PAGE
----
Replacing warped front rotors


#1

I’ve got a 1993 Infiniti G20. The brake pedal has been pulsating and steer wheel vibrating when I hit the brakes. Mechanic said that the front brake rotors were warped and need to get replaced. But he said that the brake pads still had plenty of life.

I’m going to do the replacement myself, but here’s my question: do I need to replace both the rotors and pads at the same time? Is it fine for me to only change out the warped rotors?


#2

“Is it fine for me to only change out the warped rotors?”

Yes.


#3

While I suppose you could, why would you? Brake pads are cheap and its no more work to put new pads on while everything is apart. You will be assured of 100% braking performance rather than diminished performance. I can’t imagine why a paid mechanic would recommend not replacing pads too since the job would need to be done again prematurly.


#4

I would check my front tires very carefully for bulges in the tread first, I thought I had warped rotors, but it turned out to be the tire


#5

You can certainly reuse your old pads but that’s a risk a DIYer can take. The proper repair means new pads and that is the route a shop who has to stand behind their work will take.

Other than the tires mentioned by wesw this kind of problem can also be caused by a loose wheel bearing, worn suspension or steering component, etc.


#6

Those old pads have taken a set . . . what I mean is they’ve developed a wear pattern to match the grooves in those old rotors

I suggest a fresh start . . . new rotors, pads, and hardware

High quality parts will improve your chances, also. Factory parts, Wagner, Bendix, etc.

I’d stay away from store brands, for the most part. If you do get store brand, make sure they’re premium or better

As far as ceramic goes, I only recommend that if your car originally came with ceramic pads


#7

The brake system is not an area to cut corners. If the rotors are to thin to be resurfaced, replace the pads and rotors together. Use good quality parts and you will be fine.


#8

You’ll know more when you see the pads. If they are wavy, you may have too much sanding to do to flatten them out. If you have to sand much more than three strokes, you need new pads because they will be angled and I’d hate to advise you to install things that won’t work right.

If the pads have been there a while, change them without looking first. New ones can be a half inch thick on some cars. If you are getting that much shaking, your pads look bad.


#9

I would replace them both. Why have new rotors with used pads?


#10

I had warped rotors on my 2002 Sienna. My SIL installed ‘racing rotors’ to avoid future warping from overheating. Something like slotted and drilled, I think he called it. Those parts bought on-line probably cost no more than genuine Toyota rotors.


#11

Slotted/drilled rotors won’t warp any slower, and unless they’re cast with the holes in them, will crack easier than normal rotors. Unless you’re racing, you don’t need that stuff (and even if you’re racing, you don’t need crossdrilled - just slotted, and not for outgassing or rotor longevity, but to shave the pads so they don’t glaze.)

I would consider how thick the pads are, OP. If they’re not all that worn down, then why waste them? If they’re getting thin, then you might as well swap them to save yourself having to go back in and do it soon.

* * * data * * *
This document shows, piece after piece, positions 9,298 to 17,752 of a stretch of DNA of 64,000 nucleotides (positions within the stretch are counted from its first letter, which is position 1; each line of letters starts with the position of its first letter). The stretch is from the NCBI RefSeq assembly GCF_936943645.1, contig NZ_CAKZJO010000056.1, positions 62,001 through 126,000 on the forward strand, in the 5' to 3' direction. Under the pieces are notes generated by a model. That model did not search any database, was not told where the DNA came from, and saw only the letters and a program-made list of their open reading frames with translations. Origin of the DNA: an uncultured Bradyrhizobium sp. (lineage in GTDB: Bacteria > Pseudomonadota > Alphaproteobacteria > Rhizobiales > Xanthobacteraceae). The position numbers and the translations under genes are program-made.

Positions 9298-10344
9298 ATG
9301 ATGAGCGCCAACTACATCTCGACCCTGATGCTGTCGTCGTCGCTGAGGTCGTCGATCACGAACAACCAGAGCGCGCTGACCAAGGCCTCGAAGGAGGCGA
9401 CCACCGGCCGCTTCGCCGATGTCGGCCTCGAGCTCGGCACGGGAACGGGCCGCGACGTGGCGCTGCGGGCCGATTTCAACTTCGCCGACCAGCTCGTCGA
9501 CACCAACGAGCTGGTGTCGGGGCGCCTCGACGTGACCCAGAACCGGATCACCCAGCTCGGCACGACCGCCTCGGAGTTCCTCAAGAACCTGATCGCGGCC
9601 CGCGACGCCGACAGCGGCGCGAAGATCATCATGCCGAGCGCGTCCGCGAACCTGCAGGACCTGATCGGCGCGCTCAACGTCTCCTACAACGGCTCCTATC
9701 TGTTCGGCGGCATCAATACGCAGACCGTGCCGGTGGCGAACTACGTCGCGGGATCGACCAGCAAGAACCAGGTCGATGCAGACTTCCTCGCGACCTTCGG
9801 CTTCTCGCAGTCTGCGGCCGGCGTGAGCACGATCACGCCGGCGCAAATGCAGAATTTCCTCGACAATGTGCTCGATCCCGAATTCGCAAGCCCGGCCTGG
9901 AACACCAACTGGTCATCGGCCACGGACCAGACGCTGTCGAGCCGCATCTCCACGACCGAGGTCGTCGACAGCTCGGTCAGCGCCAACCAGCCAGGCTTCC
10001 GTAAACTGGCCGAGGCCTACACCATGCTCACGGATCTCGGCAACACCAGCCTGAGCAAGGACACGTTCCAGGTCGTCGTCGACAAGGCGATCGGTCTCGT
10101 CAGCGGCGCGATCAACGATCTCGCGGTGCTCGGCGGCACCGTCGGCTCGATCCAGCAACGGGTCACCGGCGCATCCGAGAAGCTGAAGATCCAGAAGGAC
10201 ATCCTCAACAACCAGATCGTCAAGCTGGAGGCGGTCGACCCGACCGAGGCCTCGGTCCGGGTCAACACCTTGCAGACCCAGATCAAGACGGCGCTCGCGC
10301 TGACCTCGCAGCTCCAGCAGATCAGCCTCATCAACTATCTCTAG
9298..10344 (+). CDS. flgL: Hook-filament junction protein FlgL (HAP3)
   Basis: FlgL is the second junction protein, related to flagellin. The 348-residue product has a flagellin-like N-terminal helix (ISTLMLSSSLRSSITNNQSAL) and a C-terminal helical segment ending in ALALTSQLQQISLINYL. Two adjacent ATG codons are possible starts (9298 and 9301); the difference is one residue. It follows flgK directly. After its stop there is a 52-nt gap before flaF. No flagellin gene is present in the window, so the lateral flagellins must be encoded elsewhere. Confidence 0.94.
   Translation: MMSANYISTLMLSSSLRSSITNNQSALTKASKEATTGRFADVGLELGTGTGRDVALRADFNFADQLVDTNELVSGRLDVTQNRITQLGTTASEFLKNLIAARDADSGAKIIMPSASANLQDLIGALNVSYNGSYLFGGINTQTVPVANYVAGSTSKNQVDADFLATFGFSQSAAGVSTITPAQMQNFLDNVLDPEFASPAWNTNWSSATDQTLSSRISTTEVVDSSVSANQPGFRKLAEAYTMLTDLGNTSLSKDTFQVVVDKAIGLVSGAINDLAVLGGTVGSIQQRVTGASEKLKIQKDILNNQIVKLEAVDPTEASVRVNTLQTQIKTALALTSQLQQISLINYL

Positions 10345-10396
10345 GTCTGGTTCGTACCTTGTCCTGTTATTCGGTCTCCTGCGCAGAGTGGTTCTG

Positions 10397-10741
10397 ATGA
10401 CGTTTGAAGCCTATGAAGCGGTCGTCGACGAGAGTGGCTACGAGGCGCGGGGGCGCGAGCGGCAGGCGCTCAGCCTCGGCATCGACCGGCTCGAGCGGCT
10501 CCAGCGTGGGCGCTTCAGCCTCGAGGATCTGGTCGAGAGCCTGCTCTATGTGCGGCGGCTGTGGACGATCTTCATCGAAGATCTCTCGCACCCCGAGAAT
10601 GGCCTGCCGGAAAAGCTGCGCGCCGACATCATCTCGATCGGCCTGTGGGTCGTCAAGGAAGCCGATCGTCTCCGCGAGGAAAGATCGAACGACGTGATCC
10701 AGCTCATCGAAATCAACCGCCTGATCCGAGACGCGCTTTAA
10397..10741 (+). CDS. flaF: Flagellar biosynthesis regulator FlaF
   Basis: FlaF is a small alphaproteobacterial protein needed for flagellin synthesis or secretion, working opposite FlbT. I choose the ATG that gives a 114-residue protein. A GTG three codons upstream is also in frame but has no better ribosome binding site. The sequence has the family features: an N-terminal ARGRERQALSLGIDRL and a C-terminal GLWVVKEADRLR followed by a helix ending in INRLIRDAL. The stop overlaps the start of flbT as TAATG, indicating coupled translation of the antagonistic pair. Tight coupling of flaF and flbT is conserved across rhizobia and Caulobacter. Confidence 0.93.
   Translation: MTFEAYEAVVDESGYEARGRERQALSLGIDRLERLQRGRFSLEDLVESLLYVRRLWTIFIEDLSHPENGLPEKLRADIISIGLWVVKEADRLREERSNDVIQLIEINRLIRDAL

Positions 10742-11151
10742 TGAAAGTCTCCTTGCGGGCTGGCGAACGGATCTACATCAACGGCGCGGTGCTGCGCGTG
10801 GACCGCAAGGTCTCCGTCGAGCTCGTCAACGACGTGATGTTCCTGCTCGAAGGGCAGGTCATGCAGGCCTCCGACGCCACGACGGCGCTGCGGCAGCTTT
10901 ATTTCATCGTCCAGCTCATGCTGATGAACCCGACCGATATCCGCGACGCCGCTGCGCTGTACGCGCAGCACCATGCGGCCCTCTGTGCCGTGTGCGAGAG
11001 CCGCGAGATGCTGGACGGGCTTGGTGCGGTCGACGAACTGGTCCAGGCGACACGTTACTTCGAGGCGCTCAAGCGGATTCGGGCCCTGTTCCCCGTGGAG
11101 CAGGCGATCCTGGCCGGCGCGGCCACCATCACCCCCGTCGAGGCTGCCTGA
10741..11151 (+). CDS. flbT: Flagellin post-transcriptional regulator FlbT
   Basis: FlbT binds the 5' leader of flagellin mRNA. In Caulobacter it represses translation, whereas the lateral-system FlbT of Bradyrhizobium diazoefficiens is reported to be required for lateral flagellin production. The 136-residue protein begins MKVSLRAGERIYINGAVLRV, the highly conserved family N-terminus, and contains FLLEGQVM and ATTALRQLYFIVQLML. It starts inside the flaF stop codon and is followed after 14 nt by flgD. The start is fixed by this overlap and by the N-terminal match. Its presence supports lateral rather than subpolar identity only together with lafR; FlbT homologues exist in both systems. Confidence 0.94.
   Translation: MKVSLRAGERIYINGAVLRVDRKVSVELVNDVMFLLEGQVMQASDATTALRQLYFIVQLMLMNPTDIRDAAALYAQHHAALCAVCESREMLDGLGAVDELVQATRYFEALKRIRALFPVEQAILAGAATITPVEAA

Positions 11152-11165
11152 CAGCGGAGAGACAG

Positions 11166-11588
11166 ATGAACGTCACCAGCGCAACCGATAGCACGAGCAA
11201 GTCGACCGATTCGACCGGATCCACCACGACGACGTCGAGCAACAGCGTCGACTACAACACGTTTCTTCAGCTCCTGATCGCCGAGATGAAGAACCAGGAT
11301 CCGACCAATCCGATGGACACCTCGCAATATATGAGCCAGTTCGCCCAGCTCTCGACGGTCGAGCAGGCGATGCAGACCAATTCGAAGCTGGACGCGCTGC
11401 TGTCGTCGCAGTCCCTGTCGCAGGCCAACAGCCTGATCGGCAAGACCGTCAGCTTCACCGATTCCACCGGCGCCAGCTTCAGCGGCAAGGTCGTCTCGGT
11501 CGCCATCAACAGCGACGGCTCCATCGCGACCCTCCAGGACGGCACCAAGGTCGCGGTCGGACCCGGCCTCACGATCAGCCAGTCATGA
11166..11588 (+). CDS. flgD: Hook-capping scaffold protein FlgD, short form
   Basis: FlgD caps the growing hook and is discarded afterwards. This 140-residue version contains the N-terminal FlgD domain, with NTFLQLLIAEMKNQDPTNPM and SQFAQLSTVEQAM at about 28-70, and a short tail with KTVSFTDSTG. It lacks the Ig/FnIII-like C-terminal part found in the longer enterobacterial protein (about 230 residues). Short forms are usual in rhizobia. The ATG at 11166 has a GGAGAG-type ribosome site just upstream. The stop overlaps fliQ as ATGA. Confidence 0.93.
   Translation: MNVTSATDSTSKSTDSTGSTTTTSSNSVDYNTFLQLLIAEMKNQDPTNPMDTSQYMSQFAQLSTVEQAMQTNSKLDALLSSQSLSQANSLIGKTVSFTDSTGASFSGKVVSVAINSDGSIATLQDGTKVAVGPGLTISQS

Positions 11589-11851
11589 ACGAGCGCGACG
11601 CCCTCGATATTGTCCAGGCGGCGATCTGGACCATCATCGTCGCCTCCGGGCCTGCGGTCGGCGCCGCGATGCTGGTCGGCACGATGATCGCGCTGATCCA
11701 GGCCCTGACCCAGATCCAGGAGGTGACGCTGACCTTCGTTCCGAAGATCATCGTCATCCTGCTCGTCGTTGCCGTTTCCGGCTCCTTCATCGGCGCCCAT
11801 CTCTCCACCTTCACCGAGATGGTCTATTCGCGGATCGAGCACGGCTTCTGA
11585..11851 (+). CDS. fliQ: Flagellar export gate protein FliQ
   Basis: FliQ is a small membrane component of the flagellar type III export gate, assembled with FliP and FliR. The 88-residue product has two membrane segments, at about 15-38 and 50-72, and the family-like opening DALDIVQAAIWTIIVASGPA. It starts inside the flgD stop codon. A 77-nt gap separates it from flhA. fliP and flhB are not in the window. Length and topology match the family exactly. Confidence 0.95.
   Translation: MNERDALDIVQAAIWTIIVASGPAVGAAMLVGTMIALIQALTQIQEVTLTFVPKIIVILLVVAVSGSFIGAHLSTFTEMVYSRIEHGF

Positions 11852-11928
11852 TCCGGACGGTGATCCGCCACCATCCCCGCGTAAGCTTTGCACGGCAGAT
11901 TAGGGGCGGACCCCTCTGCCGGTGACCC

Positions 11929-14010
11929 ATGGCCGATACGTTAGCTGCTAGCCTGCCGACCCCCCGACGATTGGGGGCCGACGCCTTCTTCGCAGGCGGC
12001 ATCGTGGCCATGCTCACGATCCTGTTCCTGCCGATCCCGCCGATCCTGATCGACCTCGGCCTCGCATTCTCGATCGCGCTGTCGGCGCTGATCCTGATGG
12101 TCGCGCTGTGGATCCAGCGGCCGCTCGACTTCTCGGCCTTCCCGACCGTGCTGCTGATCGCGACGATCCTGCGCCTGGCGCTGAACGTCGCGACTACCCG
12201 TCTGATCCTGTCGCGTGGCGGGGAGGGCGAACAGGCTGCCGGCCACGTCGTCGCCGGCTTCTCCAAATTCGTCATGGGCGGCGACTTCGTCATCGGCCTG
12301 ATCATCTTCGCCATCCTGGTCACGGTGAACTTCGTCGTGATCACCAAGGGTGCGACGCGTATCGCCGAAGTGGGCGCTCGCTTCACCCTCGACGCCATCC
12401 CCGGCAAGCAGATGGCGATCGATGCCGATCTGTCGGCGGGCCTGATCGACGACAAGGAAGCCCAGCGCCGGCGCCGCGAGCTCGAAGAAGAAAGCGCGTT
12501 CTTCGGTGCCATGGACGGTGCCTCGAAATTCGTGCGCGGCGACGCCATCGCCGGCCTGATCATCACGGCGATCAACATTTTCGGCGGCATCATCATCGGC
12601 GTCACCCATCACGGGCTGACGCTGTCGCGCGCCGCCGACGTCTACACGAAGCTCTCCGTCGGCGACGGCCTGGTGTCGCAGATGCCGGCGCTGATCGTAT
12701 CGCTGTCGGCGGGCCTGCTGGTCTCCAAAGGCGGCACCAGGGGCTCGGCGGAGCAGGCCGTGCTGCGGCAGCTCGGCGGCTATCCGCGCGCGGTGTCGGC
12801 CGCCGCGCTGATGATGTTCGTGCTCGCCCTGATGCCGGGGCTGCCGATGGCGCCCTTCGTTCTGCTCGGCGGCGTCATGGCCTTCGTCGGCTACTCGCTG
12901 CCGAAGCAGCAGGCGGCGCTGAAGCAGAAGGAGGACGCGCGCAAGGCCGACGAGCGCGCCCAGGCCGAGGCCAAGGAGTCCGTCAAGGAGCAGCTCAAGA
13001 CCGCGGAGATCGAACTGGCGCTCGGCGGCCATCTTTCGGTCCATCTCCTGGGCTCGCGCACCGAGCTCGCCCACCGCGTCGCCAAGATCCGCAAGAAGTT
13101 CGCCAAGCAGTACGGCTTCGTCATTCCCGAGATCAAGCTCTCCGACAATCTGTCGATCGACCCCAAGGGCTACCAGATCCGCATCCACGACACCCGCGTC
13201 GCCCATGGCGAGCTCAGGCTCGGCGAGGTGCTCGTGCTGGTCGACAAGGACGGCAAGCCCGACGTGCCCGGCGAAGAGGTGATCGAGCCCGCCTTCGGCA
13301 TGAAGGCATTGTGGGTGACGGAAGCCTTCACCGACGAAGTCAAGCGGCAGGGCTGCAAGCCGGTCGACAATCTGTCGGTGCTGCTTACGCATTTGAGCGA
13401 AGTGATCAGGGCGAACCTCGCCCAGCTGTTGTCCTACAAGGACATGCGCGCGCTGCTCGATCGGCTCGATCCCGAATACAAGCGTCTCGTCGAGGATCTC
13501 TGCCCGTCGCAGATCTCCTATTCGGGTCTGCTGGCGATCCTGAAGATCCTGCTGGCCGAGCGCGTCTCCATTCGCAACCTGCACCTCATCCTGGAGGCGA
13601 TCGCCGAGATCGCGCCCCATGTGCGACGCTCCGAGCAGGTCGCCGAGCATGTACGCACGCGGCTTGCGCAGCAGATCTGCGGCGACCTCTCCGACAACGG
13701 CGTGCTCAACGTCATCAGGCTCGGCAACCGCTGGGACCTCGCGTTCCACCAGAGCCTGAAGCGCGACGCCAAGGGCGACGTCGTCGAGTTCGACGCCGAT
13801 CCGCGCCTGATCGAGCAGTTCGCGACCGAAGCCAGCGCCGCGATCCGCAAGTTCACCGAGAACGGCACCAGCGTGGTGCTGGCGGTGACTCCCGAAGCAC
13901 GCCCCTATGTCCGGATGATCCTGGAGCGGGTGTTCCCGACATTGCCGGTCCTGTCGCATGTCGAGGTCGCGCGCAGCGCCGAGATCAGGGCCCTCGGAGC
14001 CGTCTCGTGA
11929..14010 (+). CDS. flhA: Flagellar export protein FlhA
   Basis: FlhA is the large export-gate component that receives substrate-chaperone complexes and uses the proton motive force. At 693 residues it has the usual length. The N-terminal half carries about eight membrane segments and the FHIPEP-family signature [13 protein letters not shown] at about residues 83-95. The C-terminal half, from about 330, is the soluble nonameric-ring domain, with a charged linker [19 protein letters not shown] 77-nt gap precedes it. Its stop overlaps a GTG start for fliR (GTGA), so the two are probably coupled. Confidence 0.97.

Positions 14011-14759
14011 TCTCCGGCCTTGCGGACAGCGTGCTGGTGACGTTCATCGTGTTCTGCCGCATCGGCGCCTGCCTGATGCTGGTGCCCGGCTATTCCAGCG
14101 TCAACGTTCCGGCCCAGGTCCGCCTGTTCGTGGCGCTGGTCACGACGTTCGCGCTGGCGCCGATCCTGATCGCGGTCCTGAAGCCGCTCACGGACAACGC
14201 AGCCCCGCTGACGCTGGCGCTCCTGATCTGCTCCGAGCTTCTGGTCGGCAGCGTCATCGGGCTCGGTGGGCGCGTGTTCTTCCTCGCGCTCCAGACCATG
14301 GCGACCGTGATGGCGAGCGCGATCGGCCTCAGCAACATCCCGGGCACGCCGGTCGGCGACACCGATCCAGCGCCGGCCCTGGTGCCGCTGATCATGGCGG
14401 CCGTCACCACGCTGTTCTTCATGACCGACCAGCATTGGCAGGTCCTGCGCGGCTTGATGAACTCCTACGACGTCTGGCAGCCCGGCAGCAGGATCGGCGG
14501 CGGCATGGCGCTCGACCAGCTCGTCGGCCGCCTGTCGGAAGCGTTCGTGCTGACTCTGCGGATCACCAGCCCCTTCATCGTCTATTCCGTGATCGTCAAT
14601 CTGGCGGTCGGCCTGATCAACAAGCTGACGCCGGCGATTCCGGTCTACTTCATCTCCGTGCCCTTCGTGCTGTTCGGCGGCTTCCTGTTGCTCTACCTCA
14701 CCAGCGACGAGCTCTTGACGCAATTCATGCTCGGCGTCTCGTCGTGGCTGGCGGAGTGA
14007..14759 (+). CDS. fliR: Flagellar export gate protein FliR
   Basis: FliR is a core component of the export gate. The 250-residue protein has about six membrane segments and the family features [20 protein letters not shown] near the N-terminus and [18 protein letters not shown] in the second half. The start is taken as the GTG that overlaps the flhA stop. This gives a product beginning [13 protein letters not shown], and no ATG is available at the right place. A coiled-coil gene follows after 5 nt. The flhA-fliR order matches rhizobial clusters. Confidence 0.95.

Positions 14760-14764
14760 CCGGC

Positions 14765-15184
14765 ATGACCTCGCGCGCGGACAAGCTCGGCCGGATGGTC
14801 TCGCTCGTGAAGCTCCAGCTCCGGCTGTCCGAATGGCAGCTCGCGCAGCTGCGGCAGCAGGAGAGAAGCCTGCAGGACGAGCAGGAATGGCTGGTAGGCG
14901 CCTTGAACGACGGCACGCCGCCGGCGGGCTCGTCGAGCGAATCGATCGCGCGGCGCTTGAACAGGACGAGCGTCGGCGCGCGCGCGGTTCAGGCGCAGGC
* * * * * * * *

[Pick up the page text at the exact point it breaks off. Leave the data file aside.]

The old argument about pads and rotors taking a set really doesn’t hold much water. When I was younger I unknowingly did an experiment, because I was a poor college student. I got a car that was selling cheap because the brakes made lots of noise. Turns out whoever did the pads the last time put one of them in backwards. The rotor looked like a vinyl record - grooves everywhere. I turned the pad around and put it back on the car because I didn’t want to buy a new rotor if I didn’t have to, and something like a thousand miles later when I had the wheel off for another project, noticed the rotor was nice and smooth again.

Yes, rotors and pads will “take a set” to each other, but if you put new rotors on, the pads will “take a set” to them, too.


#12

Why don’t you try this first. Find an empty road and do a couple of hard stops from 60 mph. Don’t lockup the wheels but stop as hard as you can just short of lock up. Also don’t quite stop, when you are almost stopped, accelerate to 60 and repeat. After two of these, the vibration and pulsing may go away. This is a way t clean off deposits from the rotor surface and renew it.

Look at it this way, if it works, great, if it doesn’t, it hasn’t cost you much, just a little gas.


#13

@shadowfax‌

Concerning your statements about crossdrilled rotors . . .

Are you talking about aftermarket drilled rotors only?

I’ve worked on countless vehicles that came from the factory with crossdrilled rotors, and saw no cracked rotors. They usually led a normal life.

Can you elaborate, please provide some specific details. Which brand rotors, which brand vehicle, etc.


#14

For an extra $35 for a set of new pads, I would go that route.

You will be happier with the results than using the old pads.

Yosemite


#15

I’ve reused old pads on new rotors many times without a problem. Though I agree with others who say if your pads are worn, then replace them.

If it’s a customer car, then installing new pads is a worthwhile added insurance against a comeback.


#16

@db4690 Generally the ones with OEM cross-drills have rotors that were cast with the holes in them (cross-drilled is a bit of a misnomer, but it sticks). The holes don’t do much of anything useful, but at least they don’t risk cracking.

The aftermarket ones where a company takes a normal rotor and drills holes in it are the ones that are prone to issues. You don’t see those quite as much any more because the fashion has changed from fake race cars to “stanced” cars that look like they have broken ball joints. :wink: